21 January 2009
by Matthew Taylor
Volunteers at a conference held to share knowledge and skills on IVD. (UNV)Tashkent, Uzbekistan:
Volunteers from across Uzbekistan met with a range of NGOs, volunteers of the United Nations Volunteers (UNV) programme, the United Nations Children's Fund (UNICEF), the United Nations Development Programme (UNDP), the World Bank and the United Nations Population Fund (UNFPA) today to share knowledge and skills, swap stories and mark International Volunteer Day.
"Today’s event shows volunteerism is alive and well in Uzbekistan. We face global challenges, from food price rises to human trafficking and the spread of HIV/AIDS. Volunteers are vital in tackling these. We are here to build, strengthen and network, to better tackle these challenges together," said Edin Elgsaether, UNV Programme Officer in Uzbekistan.
Participants came from Uzbekistan’s four corners, with youth HIV prevention volunteers from Termez in the south, human trafficking prevention workers from the north, green volunteers from Andijian in the east, and young reproductive health workers from the Western Republic of Karakalpakstan.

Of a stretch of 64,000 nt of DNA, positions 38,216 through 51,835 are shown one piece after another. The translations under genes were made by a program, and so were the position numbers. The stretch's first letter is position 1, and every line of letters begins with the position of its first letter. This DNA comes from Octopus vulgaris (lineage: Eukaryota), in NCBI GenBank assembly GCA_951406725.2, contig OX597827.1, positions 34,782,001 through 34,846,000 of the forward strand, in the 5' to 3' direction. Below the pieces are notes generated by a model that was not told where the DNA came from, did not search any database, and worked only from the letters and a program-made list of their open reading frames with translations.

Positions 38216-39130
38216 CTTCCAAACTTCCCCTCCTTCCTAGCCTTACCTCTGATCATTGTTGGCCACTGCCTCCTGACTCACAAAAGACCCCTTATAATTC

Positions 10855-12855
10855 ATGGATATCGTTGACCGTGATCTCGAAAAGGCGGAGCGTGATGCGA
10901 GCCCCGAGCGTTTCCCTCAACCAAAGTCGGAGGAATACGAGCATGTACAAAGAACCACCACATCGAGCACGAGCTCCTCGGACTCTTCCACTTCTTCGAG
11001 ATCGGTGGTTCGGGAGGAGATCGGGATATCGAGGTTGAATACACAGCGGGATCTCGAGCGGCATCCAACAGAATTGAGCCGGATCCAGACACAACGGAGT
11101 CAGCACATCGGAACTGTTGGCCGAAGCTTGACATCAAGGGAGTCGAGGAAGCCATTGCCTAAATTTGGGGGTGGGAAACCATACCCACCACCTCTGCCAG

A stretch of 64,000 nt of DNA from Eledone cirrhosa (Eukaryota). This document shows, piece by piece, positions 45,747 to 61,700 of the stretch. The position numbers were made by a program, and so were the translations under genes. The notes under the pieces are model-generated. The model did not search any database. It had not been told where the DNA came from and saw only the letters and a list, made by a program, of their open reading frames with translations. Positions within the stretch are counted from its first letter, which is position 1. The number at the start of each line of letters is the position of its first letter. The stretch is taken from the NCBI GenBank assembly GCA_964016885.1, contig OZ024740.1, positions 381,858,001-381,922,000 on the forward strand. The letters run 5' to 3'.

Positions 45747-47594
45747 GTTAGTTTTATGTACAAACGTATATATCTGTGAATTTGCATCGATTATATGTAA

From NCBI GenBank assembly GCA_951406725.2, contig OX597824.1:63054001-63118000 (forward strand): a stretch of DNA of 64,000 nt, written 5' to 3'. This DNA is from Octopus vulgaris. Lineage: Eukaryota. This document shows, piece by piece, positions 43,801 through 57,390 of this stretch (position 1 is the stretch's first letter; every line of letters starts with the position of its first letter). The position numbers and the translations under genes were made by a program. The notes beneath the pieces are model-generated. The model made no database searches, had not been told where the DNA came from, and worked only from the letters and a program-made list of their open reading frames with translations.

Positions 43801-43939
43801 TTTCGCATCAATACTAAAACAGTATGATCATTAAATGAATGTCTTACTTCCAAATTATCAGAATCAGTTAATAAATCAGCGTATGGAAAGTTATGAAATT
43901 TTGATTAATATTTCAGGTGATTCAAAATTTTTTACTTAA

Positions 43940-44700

Presentations were given by the United Nations information Centre, UNDP and UNFPA on volunteer projects, youth networks, funding opportunities and youth leadership. But the main emphasis was on practical skills, including networking for good practices. Exercises in blogging, website work and managing e-networks helped spread new ideas and tools.
In open and enthusiastic discussions, an Andijian volunteer challenged others to turn words into action. Participants heeded the call, and solid plans were laid for a new Uzbek e-volunteer network.
According to Alexandra Povarich, a Tashkent volunteer working for the youth environment network of Uzbekistan, "today is a great deal about building a union between volunteers from all different fields. I learnt how to better use IT to work with and keep in touch with others. I‘ll definitely use these techniques to involve more volunteers from all different fields in our work for the environment. Others have already agreed to help spread the word."